LA has now funded 8.5K units of affordable housing through $1.2B bond

The $1.2B voter-approved program from 2016 fell short of expectations, and none of the projects has been completed

TRD LOS ANGELES /
Oct.October 17, 2019 11:03 AM
A rendering of FlyAwayHomes’ HHH project in South LA and Mayor Eric Garcetti, who led the push to approve Prop HHH.
A rendering of FlyAwayHomes’ HHH project in South LA and Mayor Eric Garcetti, who led the push to approve Prop HHH.

When Los Angeles voters approved a $1.2 billion bond for affordable housing construction three years ago, city officials said it would fund the construction of 10,000 units.

This week, the City Council approved the last of the money: $358 million that will be used to build the final 2,998 units of permanent supportive housing across 38 projects, according to Curbed.

That brings the final tally of units to be built from the bond — called Proposition HHH — at 8,400 spread across the city. The projects will include on-site social services such as addiction counseling and job training.

Nearly all of the projects were funded this year, and none of the developments has opened.

While the number of total units expected to be built is 16 percent below the initial estimate, it is also more than the city’s revised estimate of 7,000 units in February.

The projects will help house L.A.’s growing homeless population. More people are living on city streets and in shelters — an estimated 36,000 as of June — as the area’s affordable housing crisis deepens.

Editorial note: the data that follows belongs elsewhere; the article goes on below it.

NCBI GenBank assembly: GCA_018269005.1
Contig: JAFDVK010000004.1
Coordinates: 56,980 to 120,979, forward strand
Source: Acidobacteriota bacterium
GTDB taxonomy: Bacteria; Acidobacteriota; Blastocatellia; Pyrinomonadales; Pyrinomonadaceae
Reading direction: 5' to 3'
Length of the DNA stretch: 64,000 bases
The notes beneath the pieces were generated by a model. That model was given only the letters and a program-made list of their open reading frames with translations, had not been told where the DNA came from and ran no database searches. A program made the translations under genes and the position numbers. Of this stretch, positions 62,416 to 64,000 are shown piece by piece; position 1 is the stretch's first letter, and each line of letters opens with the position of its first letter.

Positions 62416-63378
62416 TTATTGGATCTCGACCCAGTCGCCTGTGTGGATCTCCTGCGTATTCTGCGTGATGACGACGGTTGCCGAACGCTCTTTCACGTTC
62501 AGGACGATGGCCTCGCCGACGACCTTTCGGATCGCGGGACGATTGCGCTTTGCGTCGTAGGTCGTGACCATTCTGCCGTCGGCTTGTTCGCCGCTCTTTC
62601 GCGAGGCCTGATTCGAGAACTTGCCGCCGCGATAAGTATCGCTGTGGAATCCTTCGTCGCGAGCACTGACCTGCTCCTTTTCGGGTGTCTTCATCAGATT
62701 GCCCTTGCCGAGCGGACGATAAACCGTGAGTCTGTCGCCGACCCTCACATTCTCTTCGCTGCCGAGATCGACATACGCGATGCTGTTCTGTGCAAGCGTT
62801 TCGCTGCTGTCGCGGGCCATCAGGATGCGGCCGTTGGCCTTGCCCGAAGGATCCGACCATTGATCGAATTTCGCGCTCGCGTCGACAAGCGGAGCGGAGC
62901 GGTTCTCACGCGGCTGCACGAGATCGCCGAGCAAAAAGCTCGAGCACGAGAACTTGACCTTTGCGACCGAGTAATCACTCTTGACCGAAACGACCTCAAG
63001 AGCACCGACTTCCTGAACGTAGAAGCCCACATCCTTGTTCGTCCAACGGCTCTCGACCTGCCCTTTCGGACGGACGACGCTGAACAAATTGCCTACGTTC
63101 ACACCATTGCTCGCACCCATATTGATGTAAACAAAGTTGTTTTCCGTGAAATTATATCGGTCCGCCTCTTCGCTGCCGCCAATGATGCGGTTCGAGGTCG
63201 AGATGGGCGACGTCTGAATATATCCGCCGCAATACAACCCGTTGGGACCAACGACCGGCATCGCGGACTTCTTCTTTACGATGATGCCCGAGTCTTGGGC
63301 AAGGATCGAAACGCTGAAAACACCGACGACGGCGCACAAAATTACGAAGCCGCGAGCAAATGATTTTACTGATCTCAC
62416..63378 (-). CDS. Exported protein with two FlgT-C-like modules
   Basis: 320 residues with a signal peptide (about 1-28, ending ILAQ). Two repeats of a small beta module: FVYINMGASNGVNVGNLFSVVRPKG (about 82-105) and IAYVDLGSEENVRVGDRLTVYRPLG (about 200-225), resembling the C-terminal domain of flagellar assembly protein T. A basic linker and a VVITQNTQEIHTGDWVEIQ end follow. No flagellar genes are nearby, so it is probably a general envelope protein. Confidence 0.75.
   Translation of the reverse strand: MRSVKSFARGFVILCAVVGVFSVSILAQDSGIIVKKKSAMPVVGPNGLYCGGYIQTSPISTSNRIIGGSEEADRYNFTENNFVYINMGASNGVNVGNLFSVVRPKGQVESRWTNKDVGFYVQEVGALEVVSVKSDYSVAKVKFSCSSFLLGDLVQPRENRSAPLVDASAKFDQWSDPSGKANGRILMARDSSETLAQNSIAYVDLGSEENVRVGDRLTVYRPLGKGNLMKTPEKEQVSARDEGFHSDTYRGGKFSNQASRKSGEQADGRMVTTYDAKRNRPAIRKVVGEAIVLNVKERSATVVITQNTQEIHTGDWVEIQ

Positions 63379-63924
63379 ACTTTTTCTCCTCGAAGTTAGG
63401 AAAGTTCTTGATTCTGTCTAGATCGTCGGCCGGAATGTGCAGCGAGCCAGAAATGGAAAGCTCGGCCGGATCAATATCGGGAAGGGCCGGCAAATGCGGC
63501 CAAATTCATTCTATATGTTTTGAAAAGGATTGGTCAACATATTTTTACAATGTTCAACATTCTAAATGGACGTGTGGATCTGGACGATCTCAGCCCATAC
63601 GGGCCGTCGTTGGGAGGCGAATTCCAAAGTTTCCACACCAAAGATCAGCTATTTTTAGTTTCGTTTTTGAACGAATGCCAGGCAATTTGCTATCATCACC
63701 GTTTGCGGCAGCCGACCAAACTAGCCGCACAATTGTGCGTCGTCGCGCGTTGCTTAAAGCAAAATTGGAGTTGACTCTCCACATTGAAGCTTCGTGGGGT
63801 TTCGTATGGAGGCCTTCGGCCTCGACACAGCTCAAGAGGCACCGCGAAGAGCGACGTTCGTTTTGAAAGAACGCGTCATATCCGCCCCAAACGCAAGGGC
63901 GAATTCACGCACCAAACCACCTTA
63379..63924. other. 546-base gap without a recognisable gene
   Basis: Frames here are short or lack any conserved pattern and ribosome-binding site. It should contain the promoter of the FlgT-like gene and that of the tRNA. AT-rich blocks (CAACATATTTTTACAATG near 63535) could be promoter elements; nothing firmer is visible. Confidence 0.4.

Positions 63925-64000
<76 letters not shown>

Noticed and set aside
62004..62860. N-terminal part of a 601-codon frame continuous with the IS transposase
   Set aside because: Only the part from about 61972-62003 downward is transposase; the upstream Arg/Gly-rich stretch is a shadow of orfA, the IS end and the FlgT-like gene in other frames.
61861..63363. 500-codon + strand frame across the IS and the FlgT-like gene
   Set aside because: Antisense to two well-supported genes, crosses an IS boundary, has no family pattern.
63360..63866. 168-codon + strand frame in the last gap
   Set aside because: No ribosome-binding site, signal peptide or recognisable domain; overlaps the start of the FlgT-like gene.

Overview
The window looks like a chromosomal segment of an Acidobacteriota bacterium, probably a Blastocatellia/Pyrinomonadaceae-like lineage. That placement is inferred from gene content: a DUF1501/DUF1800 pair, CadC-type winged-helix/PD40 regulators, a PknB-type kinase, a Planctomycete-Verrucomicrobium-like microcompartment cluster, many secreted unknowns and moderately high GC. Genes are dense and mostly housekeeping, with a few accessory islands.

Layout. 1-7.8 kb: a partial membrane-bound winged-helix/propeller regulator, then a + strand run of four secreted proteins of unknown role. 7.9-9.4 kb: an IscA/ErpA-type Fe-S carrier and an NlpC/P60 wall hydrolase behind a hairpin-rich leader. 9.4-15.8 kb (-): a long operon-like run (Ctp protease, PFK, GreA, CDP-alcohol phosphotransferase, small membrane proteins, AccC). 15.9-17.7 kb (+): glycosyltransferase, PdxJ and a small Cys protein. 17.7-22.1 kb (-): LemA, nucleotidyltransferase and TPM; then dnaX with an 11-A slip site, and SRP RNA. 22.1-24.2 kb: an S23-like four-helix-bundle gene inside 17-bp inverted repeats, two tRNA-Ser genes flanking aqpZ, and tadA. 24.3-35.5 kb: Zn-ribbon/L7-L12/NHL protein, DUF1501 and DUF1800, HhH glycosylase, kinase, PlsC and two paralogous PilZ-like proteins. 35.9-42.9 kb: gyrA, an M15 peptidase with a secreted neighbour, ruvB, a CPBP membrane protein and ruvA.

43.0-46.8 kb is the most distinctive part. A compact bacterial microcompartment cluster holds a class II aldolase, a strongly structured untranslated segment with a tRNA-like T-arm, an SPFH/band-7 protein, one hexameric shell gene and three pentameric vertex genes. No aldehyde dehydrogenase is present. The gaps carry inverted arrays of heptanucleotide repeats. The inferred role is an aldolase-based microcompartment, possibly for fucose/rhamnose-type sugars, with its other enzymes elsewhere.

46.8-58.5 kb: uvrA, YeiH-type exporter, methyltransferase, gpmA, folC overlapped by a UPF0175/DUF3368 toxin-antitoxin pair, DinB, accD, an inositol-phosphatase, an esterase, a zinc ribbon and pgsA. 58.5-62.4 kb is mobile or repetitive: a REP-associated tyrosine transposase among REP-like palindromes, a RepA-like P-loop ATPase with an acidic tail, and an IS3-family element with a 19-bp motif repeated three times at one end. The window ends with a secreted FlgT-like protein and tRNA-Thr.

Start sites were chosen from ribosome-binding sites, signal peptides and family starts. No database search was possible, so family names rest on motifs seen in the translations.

About a third of the bond money has gone to winners of a county-run Housing Innovation Challenge, a competition to devise ways to build affordable housing at a lower cost than traditional methods. Winners included FlyAwayHomes and Community Corp. of Santa Monica, which utilized a pre-fabricated housing construction.

The bond funding almost immediately came under scrutiny as projects started to roll in, and it became clear that the units funded through the program would run way over budget.

The increase in cost and the slow pace of development — only 1,260 units are currently under construction — prompted L.A. City Controller Ron Galperin to audit the program this year. In a report released this month, he found the increased construction costs, regulatory barriers and a long and expensive permitting process were mostly to blame. [Curbed]Dennis Lynch 


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